Dissent in the MSM on Edwards.

A mostly political Weblog.
Aug. 4 2008 3:31 PM

MSM Rebels on Edwards

Oddly, some journalists want to know the truth.

(Continued from Page 14)

There's a not inconsequential difference between the two, no? The Times version specifically does not "endorse" the timetable of 16 months (no matter what some bloggers claim). It says 16 months isn't crazy. ...  P.S.:Hot Air has a third translation, which is somewere in between, ...  P.P.S.: Maliki does seem to endorse Obama's general approach over McCain's, though. ("Who wants to exit in a quicker way has a better assessment of the situation in Iraq.") ... [via Insta, Yglesias ] 12:41 A.M. link

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Sunday, July 20, 2008

Why did star blogger Matt Yglesias really  defect from The Atlantic  to the Center for American Progress? It can't have been the money: The Atlantic is the last journalistic gravy train in town. Were the ideas at the Aspen Ideas Festival not up to snuff? ... P.S.: What's CAP getting in the deal? Gravitas! ... 11:49 P.M. link

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Maybe we should pay more attention to the issues on which Obama hasn't noticeably shifted to the center. For example, 1) health care and 2) tax increases. In each case, the relevant question would seem to be: Is he sticking to his guns because a) that's what he really believes his presidency should be about, or b) the issue is so central to his coalition that changing his position would disrupt his election strategy? ... My guess: Issue 1# is both a and b. But some moderate moderation** on Issue #2, taxes, wouldn't really hurt Obama politically--he could still be for raising taxes on the rich without proposing hikes that add up to marginal rates in the over-50% range on the coasts.  His failure to do that suggests that soaking the rich in myriad ways is what he really believes in.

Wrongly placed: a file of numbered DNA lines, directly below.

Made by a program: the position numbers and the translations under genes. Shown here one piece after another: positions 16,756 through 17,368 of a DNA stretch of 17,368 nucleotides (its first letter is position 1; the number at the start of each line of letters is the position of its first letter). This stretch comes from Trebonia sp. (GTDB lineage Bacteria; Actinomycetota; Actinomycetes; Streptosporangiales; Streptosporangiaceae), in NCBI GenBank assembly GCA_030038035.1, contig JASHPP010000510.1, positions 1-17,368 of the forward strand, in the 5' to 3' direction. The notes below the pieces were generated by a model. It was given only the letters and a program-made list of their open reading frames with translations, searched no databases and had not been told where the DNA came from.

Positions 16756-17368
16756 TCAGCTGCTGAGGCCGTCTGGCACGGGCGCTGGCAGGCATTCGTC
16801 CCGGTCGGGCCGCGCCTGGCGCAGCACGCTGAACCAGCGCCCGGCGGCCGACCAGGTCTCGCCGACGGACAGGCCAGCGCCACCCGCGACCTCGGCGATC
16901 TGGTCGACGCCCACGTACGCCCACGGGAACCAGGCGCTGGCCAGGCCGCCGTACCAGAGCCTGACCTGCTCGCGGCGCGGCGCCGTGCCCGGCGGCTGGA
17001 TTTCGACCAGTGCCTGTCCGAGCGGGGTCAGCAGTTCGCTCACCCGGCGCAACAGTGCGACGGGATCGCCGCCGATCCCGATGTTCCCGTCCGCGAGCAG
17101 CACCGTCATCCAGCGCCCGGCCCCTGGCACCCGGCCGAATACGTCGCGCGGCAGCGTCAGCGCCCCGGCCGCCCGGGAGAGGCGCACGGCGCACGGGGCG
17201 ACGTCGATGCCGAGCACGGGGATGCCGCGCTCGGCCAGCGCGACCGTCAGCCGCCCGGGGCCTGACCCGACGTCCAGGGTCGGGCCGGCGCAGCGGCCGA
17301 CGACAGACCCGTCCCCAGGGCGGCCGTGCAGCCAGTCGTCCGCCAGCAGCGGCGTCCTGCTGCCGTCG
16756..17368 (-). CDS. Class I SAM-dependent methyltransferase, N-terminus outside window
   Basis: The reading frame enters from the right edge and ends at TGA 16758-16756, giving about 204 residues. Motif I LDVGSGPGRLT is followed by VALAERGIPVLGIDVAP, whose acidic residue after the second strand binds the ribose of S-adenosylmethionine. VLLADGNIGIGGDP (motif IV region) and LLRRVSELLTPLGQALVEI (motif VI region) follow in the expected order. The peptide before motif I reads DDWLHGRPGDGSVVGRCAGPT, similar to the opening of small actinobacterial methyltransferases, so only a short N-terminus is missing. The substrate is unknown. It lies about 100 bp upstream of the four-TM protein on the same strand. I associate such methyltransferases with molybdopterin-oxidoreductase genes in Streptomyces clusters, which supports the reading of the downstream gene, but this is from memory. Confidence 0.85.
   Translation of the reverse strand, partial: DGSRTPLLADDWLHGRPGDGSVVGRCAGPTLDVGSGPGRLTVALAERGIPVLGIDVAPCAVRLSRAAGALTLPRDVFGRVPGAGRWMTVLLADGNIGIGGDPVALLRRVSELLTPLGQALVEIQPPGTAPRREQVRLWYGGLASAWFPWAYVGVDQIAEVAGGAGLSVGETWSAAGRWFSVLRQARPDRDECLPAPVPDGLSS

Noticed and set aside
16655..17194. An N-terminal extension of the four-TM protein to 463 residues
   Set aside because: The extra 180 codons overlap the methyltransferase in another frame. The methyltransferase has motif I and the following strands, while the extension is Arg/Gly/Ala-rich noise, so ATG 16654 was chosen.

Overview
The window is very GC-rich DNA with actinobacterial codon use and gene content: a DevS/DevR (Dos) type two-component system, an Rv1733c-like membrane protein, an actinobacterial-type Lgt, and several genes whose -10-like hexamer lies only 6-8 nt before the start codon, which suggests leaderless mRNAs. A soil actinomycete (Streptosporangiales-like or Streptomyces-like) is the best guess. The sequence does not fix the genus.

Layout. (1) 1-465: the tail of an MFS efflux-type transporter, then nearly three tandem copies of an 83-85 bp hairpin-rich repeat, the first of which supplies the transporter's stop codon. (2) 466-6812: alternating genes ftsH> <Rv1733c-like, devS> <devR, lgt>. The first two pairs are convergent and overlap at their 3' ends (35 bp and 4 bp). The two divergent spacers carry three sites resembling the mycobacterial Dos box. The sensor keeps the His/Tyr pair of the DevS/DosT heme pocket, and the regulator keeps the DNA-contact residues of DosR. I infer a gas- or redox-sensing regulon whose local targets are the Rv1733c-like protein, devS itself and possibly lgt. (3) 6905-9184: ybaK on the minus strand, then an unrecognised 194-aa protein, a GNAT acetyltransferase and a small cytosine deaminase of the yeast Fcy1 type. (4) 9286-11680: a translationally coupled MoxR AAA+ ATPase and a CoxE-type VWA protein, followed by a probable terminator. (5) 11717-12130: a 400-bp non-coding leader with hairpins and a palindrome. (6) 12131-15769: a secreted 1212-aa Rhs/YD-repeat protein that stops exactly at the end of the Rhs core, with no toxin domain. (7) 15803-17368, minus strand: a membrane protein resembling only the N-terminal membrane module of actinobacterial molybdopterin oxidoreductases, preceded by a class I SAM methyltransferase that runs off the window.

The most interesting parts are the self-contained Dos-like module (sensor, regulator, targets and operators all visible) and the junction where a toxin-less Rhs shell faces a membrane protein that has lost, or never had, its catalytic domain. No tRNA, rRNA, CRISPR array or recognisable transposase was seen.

It's a big insufficiently remarked-on vulnerability. You don't have to be against high taxes to be against high marginal tax rates, which threaten to produce a boom in unproductive tax shelters. The tax-raising alternatives are to broaden the tax base (i.e. the sorts of income that are taxed) and to broaden the range of taxpayers who face increases (instead of soaking only the very tip of the income pyramid, those making over $250,000 or $300,,000 a year).  ...

**--Obama does seem to have watered down his tax position a bit, fudging what seemed to be an inclination to impose the Social Security payroll tax of 12.4%  on high earners. Now aide Jason Furman says

[W]e are looking at a range of plans, think Congress might like to have rates that are in the neighborhood of 2% to 4%."

Good climbdown, Jason! But was Obama just winging it before? And never mind what "Congress" wants. What does Obama want? ... Are Obama's own aides already invoking Congressional Democrats as a valuable check on their candidate's leftish instincts? ... 11:20 P.M. link  

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